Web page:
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The Discovery Of Literacy In Sojourner Truth's 'Aint'

Decent Essays
I accept it as a morose thought, but I have come to think of literacy as a tool most significant to those who feel they cannot communicate with the world. This idea seems mundane, very far indeed from pessimistic, but you must understand that I am not speaking about individuals who are physically handicapped, but rather those who are depressed or emotionally stripped. It takes some literacy skills to write a poem about cold, dark depression and it takes even more skill to write your own suicide letter. With that being said, I do not wish to misguide you into supposing that I am somehow depressed or suicidal. In fact, I’d like to communicate that I found my literacy – my voice – at a time of confusion and pain and I believe it has helped me survive.
We are quite a comfortable generation. We are blessed with insurmountable advances in technology and a surplus of wealth that cushions us from the rest of the world. Yet, innovations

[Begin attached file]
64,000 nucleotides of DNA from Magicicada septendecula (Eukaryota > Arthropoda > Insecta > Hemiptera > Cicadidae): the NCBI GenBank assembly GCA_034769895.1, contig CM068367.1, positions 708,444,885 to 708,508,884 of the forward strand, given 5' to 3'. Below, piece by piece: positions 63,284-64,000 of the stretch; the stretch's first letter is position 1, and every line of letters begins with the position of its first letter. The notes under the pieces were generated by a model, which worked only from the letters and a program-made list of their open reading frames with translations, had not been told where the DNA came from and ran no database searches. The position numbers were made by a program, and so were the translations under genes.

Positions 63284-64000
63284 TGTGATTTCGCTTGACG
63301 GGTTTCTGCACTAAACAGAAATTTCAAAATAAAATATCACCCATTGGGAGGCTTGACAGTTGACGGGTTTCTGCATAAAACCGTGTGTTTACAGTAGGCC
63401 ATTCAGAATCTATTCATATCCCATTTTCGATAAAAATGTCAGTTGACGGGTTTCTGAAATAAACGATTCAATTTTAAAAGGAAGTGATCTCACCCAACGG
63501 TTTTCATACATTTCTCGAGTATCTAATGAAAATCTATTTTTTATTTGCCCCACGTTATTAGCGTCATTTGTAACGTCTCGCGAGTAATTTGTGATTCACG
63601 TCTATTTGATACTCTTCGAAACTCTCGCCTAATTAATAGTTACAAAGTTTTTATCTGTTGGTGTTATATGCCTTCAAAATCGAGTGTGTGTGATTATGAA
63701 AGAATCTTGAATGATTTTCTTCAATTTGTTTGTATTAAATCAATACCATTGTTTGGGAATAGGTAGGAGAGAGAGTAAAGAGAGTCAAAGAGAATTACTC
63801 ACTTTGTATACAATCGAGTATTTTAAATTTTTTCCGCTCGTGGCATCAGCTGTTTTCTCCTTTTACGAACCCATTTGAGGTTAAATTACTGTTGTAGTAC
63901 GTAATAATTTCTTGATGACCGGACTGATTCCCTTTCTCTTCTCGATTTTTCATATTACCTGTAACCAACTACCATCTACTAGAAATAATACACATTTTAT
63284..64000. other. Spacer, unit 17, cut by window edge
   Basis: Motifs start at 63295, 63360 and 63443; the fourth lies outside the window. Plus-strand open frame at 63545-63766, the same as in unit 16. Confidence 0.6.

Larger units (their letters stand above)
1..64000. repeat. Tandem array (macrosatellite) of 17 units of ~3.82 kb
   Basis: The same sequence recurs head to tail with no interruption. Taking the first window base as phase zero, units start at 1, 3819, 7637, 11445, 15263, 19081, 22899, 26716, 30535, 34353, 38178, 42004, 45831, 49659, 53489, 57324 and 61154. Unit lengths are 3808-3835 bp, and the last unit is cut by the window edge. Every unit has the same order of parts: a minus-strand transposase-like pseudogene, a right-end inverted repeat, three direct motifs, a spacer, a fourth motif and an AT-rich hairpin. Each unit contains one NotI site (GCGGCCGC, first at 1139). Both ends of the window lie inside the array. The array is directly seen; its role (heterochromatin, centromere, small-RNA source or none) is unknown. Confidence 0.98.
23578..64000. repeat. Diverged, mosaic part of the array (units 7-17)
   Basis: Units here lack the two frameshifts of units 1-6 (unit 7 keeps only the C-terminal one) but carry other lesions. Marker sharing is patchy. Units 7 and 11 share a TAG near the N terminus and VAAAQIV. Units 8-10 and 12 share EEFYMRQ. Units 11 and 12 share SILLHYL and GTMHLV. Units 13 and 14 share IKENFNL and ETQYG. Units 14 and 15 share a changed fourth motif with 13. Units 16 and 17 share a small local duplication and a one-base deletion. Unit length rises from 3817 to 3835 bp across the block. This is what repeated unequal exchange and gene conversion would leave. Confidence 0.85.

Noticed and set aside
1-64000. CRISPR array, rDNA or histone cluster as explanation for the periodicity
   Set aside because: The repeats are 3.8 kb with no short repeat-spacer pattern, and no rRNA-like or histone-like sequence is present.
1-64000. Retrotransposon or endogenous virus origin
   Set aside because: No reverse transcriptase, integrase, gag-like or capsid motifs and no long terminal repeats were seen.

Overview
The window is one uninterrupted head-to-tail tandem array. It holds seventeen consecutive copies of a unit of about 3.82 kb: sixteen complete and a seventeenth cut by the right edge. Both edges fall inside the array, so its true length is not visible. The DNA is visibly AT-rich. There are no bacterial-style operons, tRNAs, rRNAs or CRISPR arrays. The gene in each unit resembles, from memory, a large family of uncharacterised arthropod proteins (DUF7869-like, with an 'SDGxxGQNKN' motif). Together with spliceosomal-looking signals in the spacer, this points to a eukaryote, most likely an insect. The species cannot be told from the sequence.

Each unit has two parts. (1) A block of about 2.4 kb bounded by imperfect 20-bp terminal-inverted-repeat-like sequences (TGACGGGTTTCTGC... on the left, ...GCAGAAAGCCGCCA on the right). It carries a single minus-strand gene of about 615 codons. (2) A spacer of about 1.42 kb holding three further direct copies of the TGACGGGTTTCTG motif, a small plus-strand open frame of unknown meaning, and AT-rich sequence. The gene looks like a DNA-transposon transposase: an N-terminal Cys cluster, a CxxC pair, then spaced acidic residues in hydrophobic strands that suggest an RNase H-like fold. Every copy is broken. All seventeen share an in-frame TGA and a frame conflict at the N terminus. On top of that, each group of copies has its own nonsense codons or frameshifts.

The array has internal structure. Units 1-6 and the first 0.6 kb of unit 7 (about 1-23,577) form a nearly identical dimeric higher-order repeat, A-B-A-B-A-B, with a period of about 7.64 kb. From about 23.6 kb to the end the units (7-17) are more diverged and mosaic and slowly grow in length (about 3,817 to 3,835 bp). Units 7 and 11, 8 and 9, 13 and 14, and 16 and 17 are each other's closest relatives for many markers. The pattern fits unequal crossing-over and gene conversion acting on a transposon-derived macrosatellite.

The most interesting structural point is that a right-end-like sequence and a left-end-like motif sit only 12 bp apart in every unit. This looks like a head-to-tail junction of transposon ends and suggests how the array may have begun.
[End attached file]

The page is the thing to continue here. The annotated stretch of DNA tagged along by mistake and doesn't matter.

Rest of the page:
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You stumble upon it because it is useful and so you use it. When you learn its significance - either with age or maturity - you then reminisce and regret the actions stemming from earlier ignorance. I had my eye-opening moment before an audience. I was tasked to exercise my literacy skills by orally interpreting Sojourner Truth’s Aint’ I A Woman to 20 plus non-black listeners. The necessity arose from the yearning to make these individuals understand the plight of a slave mother. Her pain was never theirs, nor was her history. Yet her legacy was in my charge, and her story was mine to tell. Standing, should-width apart before these slightly bored and unimpressed spectators, I read. The reading; however, was not a simple regurgitation of words on a page. In those seven minutes, I traveled back in time, plowed and planted (cite poem), was beaten, gave birth to 13 children, had those children stolen from me, cried a mother’s grief, and implored God. At the end, I was not crying
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